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Volunteers Help Brazilian Babies With Microcephaly

Japanese baths, Indian massages and other alternative care methods — along with old-fashioned babysitting — help families in Brazil facing the illnesses caused by the Zika virus.

Baby suffering from microcephaly and his mother, in a hospital near Recife
Baby suffering from microcephaly and his mother, in a hospital near Recife
Kleber Nunes

RECIFE — Rosely Fontoura is a full-time nurse who spends her weeks working with pregnant women and new mothers. But lately, the 31-year-old has also begun volunteering on Sundays, offering free classes to teach parents about ofuro (Japanese baths), shantala (Indian massages) and how to make wrap slings to carry their babies.

The motivation for Fontoura's extra (and alternative) help has been the sharp rise of microcephaly across Brazil, with 1,779 recent cases reported here in the coastal city of Recife.

Whether teaching Asian massage techniques or providing much-needed babysitting help, more and more Brazilians are finding different ways to volunteer with affected families. "I'm not rich, but I have experience and expertise in this area," Fontoura says. "I saw that I could help by teaching parents these techniques."

The smiles on mothers' faces at the end of her three-hour classes are "rewarding," the nurse says.


Shantala and ofuro, which can be done using lukewarm water, help soothe babies suffering from microcephaly, a serious neonatal head malformation. Wrap slings, which keep babies close to their mothers' warmth, produce a similar effect on the babies, who often present higher than average levels of irritability.

Alexsandra de Lima, 36, took part in Fontoura's first class. She now practices the techniques herself on her four-month-old son, Pedro Henrique. "He's a lot calmer now," she says.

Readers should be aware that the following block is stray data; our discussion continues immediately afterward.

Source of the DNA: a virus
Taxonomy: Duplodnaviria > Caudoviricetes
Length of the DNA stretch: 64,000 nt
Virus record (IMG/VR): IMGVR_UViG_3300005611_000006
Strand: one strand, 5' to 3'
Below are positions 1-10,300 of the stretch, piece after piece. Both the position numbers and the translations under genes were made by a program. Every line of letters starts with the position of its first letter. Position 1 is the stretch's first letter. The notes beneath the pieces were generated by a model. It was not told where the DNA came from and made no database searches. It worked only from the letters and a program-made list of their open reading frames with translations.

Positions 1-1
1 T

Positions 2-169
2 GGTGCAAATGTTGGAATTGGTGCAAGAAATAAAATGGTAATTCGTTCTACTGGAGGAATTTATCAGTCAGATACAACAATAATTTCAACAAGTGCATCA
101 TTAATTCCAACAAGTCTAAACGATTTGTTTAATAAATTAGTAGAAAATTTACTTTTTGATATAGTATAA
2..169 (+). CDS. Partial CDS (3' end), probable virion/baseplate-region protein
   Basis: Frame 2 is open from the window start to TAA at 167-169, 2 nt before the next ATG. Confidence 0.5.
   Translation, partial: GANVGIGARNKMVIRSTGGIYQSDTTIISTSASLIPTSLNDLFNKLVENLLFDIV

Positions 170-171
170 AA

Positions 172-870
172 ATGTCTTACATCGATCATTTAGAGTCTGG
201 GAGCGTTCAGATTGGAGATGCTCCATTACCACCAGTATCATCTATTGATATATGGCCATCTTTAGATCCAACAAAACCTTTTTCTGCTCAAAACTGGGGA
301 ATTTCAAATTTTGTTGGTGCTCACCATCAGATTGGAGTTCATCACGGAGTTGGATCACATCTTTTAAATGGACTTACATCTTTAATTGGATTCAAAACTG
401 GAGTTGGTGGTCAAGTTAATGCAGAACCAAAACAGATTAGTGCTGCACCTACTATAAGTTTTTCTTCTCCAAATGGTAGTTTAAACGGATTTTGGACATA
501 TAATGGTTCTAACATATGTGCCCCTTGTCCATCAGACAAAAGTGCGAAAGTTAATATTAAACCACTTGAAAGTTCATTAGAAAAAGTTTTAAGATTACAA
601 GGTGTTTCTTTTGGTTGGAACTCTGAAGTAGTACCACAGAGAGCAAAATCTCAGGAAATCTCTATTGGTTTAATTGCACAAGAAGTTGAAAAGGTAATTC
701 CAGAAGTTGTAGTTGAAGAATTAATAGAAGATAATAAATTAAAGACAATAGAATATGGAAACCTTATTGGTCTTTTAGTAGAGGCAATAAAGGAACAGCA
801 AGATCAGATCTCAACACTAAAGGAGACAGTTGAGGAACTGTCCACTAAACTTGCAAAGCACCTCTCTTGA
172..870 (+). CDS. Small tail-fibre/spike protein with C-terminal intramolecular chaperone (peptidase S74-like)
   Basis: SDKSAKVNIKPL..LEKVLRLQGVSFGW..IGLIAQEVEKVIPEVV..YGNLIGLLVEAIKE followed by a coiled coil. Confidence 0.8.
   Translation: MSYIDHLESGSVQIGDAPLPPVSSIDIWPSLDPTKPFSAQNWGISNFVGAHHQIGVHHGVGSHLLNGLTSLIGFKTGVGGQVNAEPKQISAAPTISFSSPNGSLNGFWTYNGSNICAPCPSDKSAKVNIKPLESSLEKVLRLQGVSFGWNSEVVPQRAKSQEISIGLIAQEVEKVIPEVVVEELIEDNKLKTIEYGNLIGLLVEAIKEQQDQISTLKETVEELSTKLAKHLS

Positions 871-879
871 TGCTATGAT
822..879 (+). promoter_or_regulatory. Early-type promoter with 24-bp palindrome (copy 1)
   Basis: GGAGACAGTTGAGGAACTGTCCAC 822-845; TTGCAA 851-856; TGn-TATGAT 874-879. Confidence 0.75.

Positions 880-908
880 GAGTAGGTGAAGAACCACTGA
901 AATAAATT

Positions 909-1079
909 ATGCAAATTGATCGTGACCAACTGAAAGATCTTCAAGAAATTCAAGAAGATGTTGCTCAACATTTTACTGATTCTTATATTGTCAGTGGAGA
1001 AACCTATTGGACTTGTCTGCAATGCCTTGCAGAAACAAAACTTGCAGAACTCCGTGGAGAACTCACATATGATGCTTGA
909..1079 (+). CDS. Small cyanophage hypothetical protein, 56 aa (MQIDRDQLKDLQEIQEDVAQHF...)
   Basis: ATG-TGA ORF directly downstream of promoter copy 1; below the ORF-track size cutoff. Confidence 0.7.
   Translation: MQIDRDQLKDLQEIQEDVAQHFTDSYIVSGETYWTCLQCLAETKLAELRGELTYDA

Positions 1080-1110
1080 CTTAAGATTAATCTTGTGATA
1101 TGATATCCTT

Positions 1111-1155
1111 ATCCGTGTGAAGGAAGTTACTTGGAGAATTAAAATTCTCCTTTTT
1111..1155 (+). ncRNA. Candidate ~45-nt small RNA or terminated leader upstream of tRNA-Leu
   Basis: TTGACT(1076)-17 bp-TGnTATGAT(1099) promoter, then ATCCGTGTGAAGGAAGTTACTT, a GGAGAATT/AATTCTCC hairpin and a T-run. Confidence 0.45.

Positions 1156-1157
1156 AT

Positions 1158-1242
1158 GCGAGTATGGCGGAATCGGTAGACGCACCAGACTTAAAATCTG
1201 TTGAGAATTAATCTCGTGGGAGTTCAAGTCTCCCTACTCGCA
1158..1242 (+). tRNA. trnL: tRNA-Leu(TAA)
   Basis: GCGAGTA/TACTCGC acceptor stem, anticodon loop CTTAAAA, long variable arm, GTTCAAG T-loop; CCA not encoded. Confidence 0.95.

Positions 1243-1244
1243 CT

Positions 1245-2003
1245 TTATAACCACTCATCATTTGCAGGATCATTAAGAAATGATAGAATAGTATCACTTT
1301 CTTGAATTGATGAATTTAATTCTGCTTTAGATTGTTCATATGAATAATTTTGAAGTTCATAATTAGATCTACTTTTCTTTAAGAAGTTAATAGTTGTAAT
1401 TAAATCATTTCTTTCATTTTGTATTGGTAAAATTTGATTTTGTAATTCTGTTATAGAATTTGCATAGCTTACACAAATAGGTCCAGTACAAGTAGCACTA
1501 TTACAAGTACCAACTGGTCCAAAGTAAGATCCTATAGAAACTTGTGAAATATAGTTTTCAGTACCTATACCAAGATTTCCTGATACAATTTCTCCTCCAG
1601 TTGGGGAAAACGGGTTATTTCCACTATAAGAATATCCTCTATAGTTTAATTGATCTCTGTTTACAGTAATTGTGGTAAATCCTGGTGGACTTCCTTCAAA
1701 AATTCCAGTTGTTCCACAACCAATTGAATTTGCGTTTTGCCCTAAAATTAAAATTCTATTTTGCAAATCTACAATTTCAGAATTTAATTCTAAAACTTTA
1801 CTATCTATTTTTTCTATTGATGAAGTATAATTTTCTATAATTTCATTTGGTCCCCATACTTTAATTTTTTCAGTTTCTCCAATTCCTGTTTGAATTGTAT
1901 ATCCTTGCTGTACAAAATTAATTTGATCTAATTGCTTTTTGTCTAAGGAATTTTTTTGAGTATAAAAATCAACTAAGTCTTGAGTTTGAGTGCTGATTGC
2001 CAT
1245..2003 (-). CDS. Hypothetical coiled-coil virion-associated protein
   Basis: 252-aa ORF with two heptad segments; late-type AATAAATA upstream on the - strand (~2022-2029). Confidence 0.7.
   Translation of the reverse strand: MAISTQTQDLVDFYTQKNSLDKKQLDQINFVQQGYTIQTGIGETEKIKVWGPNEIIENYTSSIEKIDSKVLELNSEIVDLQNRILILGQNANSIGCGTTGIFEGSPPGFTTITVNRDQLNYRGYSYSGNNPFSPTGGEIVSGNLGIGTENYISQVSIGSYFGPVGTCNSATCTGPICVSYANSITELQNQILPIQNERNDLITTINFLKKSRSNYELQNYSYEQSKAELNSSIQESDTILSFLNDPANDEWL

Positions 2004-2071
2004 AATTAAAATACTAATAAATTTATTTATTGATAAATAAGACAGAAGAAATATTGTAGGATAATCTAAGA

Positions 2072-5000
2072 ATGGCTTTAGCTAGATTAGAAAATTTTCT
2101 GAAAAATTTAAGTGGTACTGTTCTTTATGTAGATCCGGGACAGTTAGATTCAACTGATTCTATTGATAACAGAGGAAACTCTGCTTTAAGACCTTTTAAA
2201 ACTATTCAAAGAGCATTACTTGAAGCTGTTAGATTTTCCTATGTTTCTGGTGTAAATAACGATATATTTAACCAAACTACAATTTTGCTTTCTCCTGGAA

Fontoura discovered volunteer work while a university student, assisting residents in poor communities around Recife. Now she dreams of exporting her classes to other Brazilian states.

Human resources manager Aurea Negromonte, 36, has also begun volunteering with patients of microcephaly, which is believed to be caused by the Zika virus that has been spreading around Latin America.

Negromonte has been involved in charity work since she was 12, and is currently assisting Jaqueline Vieira, 25, the mother of five-month-old Daniel; Jaqueline is unemployed, and her husband abandoned her after Daniel was born with microcephaly.


Not only does Negromonte accompany Jaqueline to her medical appointments, she also collects donations for the family, helps with housework and cares for the elder son, João Paulo, 9.


"Two weeks ago, Jaqueline was down with chikungunya. She couldn't really move, so I called two friends and went to her house to do some cleaning and help take care of the children," Negromonte says.

On weekends, she takes care of João Paulo full-time. "Daniel has spasms and cries a lot, which takes up all of Jaqueline's attention. So I take the older brother for a fun day out so he doesn't feel too sad or left out," she explains.

Kleber Alencastro, a student, is a member of an association for families affected by rare diseases — the Aliança de Mães e Famílias Raras — where he volunteers three times a week, assisting families with babies suffering from microcephaly.

Every Thursday, Alencastro leaves the northern part of Recife, where he lives, for a rehabilitation center in the western part of the city. There, he spends the whole day taking care of babies. "I look after them while the parents are busy making appointments or speaking with the doctors," he says. "I try to entertain the babies and keep them calm."


On weekends, Kleber spends part of his time visiting the families he works with. "I go there and chat with the mothers, since most of them can't count on family support and many have been abandoned by their husbands," Kleber says. "I also help them with the housework."

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food / travel

Bogus Honey, Olive Oil Remix: How Fraudulent Foods Spread Around The World

What you have in your plate isn't always what you think it is. As food counterfeiting increases in the food industry and in our daily lives, some products are more likely to be "fake", and it's up to consumers to be careful.

Image of honey

Honey

Arwin Neil Baichoo / Unsplash
Marine Béguin

All that glitters isn't gold – and all that looks yummy isn't necessarily the real deal.

Food fraud or food counterfeiting is a growing concern in the food industry. The practice of substituting or adulterating food products for cheaper, lower quality or even harmful ingredients not only deceives consumers but can pose serious health risks.

Here's an international look at some of the most widespread fake foods – from faux olive oil to counterfeit seafood and even fraudulent honey.

Keep reading...Show less

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